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Design Tools for Creative Ethics Education

Ethics Lab methodology embraces competing ethical tensions as an opportunity to inform and imagine innovative responses to fast-moving challenges. Empathy and collaboration are essential mindsets. Mapping, prototyping, and storyboarding tactics are just a few of the ways we merge design strategies with ethical theory to propose new alternatives, test ideas, and make a positive impact in the world.

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Empathy Mapping

We use empathy mapping to help participants put themselves in someone else's shoes, to understand a situation from that person's point of view rather than simply feeling sympathy for their situation. It's a quick exercise that's useful for warming up our "empathy muscles" and moral imagination before thinking about problems in greater depth. It's also a visual reminder that people are at the center of all we do.

The maps are divided into five categories: thinkingseeingsayingfeeling, and hearing. The exercise can be used individually or in a group. We're especially interested in recognizing possible contradictions—why might someone say something out loud that differs from what they feel or think? Did the group participants pull out conflicting reactions? How might the subject describe their sense of moral motivation in their own words?

 
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Mapping the Moral Landscape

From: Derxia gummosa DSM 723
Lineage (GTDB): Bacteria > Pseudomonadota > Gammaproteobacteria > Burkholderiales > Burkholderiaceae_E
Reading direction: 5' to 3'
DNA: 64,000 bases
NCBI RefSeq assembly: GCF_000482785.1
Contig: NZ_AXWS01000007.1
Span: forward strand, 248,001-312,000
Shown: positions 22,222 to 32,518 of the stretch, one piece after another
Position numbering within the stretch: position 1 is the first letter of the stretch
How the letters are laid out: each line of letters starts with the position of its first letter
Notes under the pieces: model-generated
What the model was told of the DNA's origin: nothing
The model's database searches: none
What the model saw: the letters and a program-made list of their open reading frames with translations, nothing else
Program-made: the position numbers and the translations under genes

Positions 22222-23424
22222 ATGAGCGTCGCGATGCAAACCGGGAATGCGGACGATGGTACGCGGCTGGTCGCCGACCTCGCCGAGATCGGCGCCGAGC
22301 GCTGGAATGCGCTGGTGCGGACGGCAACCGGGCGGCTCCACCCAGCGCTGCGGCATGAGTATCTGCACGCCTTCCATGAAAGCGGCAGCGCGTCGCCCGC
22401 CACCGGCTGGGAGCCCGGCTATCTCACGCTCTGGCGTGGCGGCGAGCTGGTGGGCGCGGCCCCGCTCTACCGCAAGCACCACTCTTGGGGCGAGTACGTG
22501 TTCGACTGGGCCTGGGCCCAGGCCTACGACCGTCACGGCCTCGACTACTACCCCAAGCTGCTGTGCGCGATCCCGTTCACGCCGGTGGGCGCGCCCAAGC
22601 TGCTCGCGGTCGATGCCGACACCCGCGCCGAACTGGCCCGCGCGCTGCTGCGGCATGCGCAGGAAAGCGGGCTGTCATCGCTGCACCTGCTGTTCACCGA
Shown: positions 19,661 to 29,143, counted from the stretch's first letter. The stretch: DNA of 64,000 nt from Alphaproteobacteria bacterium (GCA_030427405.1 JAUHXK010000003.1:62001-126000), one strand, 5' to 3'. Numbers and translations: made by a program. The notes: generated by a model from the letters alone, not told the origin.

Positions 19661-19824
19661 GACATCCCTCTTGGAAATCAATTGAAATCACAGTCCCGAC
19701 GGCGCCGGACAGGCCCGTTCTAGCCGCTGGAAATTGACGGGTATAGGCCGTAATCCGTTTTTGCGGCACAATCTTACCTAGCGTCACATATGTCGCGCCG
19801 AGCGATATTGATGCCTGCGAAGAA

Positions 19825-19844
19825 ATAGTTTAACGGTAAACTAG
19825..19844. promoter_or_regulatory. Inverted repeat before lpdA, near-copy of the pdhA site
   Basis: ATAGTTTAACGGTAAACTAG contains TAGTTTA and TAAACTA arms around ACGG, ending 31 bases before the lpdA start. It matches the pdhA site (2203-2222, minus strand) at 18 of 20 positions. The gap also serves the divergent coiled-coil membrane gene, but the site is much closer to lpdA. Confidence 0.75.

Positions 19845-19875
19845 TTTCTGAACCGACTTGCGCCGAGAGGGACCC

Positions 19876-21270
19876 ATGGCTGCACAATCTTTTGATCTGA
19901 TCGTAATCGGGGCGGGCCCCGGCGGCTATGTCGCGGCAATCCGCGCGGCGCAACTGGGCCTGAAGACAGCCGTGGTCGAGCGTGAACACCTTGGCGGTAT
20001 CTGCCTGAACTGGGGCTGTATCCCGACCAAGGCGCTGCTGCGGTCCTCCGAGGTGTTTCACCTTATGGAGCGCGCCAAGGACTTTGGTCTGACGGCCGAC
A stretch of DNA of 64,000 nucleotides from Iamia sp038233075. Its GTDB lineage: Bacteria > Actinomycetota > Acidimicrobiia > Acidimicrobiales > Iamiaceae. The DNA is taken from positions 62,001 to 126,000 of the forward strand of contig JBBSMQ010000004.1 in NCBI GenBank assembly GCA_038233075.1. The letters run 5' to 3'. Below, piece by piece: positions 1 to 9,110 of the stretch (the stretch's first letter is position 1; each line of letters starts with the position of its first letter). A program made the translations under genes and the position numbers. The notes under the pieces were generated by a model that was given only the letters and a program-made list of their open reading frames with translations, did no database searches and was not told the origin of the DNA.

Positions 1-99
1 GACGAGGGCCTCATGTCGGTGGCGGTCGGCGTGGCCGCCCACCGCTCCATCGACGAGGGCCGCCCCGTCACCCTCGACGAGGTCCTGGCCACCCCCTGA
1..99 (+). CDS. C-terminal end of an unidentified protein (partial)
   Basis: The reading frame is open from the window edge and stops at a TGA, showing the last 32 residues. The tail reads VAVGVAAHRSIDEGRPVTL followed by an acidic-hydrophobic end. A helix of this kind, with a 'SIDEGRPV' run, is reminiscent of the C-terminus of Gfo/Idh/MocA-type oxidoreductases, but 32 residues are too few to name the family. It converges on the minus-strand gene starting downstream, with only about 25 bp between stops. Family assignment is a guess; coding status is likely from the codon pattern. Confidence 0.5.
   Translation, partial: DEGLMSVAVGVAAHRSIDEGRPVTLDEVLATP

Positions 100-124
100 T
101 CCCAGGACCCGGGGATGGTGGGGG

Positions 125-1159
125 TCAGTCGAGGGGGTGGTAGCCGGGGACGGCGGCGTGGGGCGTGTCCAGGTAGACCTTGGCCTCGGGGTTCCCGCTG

The Ethics Lab version of "stakeholder mapping" challenges teams to assess stakeholder relationships in value-based terms beyond the range of typical cost-benefit metrics.

Mapping the moral landscape helps teams visualize relationships, so they can identify potential points of collaboration for effecting change.

 
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Picturing success

Ethics Lab's methodology maintains the design principle of "leaning to action."

Following a process of discovery and definition, we use a variety of tools and exercises that help imagine how we might impact the existing moral landscape in new ways. These range from imagining a particular stakeholder's expressions for success, to using visual prototyping techniques for group collaboration on complex solutions.

Essential to any of these activities is the visualization of the participant's thought process, the opportunity to collaborate in groups and generate feedback from others, and the promotion of the stakeholders' authentic perspectives throughout the process.

 

Share your story

Tried our tools? If you use or adapt these resources, please let us know! Hearing about your own experience in the classroom is incredibly important to us as we continue to develop our tools and approaches.

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